Firstly, we have now had a year since Brexit was implemented.
There is still work going on to tidy up the edges on this issue and I speak as a member of the European Statutory Instruments Committee, which mainly cleans up leftover legislative references to the EU that were not dealt with in the ‘big’ treaties.
It will be several more years before this tidying up exercise is complete, but I think it is worth remembering what we were told what would happen if Brexit was implemented.
We were told the economy would collapse, our shelves would be empty of basic goods and what food remained would be so contaminated with chlorine that poison gas would all but be emitted directly into our faces at breakfast time.
These breathless prognostications of doom have, needless to say, not come true.
Even with the burdens of Covid, the UK has the fastest growing economy in the G7, the shelves remain stocked with food and other basic provisions, and unsurprisingly, none of it is riddled with poison gas.
One of my colleagues on the south coast, the likeable young MP Anthony Mangnall, represents the fishing port of Brixham.
He has just been in the national press in the last few days being interviewed about how business is booming, and the town has just had not just a good year, but the best year on record, with a record £44 million in sales of fish, much of it still to the EU.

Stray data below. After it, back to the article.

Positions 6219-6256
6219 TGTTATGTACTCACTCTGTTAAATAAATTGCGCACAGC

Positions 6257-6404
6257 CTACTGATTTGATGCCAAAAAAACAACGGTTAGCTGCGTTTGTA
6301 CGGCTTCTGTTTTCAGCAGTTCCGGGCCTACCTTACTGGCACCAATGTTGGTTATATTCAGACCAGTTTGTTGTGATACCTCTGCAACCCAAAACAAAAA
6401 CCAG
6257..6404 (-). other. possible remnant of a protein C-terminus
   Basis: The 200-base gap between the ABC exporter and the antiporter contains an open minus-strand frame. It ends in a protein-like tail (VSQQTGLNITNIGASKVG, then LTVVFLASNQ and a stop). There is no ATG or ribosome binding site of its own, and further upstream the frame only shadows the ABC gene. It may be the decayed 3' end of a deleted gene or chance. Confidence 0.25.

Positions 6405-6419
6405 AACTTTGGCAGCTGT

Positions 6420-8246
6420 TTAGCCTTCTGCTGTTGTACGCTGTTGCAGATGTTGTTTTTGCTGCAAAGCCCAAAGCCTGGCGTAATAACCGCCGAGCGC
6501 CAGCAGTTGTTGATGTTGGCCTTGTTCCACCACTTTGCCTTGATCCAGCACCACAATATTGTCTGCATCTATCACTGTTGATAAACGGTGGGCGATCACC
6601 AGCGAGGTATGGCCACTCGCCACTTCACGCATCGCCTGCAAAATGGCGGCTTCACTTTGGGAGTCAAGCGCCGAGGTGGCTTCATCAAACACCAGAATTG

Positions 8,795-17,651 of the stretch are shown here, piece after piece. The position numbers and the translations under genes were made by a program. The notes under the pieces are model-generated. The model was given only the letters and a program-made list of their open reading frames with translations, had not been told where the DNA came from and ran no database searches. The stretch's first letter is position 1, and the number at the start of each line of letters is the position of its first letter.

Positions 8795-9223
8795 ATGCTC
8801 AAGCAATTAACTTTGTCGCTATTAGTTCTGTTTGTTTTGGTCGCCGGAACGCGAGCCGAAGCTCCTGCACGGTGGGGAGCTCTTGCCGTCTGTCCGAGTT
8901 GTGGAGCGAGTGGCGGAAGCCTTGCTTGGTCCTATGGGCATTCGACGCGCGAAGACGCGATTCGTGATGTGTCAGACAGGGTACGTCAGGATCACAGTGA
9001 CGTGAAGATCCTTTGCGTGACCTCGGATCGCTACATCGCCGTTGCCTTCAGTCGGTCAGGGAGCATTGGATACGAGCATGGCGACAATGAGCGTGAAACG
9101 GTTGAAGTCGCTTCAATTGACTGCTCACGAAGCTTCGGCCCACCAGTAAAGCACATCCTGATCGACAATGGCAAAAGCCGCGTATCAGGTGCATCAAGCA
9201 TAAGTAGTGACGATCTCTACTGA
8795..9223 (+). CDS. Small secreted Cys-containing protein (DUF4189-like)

‘Despite Brexit’, as some in the media say.
We have also just signed off on a new trade deal with Australia worth more than £10 billion, and ending tariffs on all UK exports, which is further fantastic news for the UK economy (and the Australian one).
The truth is that Brexit, even in the challenging circumstances brought about by Covid, is delivering for Britain.
Let’s not forget, if it had been down to the EU, we’d still have been waiting for our vaccines months after we actually got them, but the freedom Brexit afforded us enabled us to effectively get a lengthy head start on everyone else in Europe.
There is no room for complacency, but I’m firmly of the view that if we can make a success of Brexit during Covid, the biggest public health crisis for over a hundred years since the Spanish Flu hit Europe in the aftermath of World War One, the future looks very bright indeed for us once everything returns to normal.
Despite Brexit? No, because of it. That’s why most of you voted for it, after all.
On less positive news, many of you will have seen the recent judgment in the case regarding the Edward Colston statue in Bristol, which was torn down during a riot. To my mind, this was a clear case of vandalism and I was shocked when a not guilty verdict was handed down by the jury on the grounds that the statue was ‘offensive’.
Statues are public property and the only way they should be removed is through a democratic vote of the local authority on the basis of clear and overwhelming public support.
I hope that the Government will legislate to ensure such a verdict can never be delivered again.
There is barely a statue in the country that someone or other does not find offensive for some reason or another.
Allowing this judgement to set a precedent will inevitably lead to mobs tearing down statues until none of them are left anywhere and we would all be the poorer for that.
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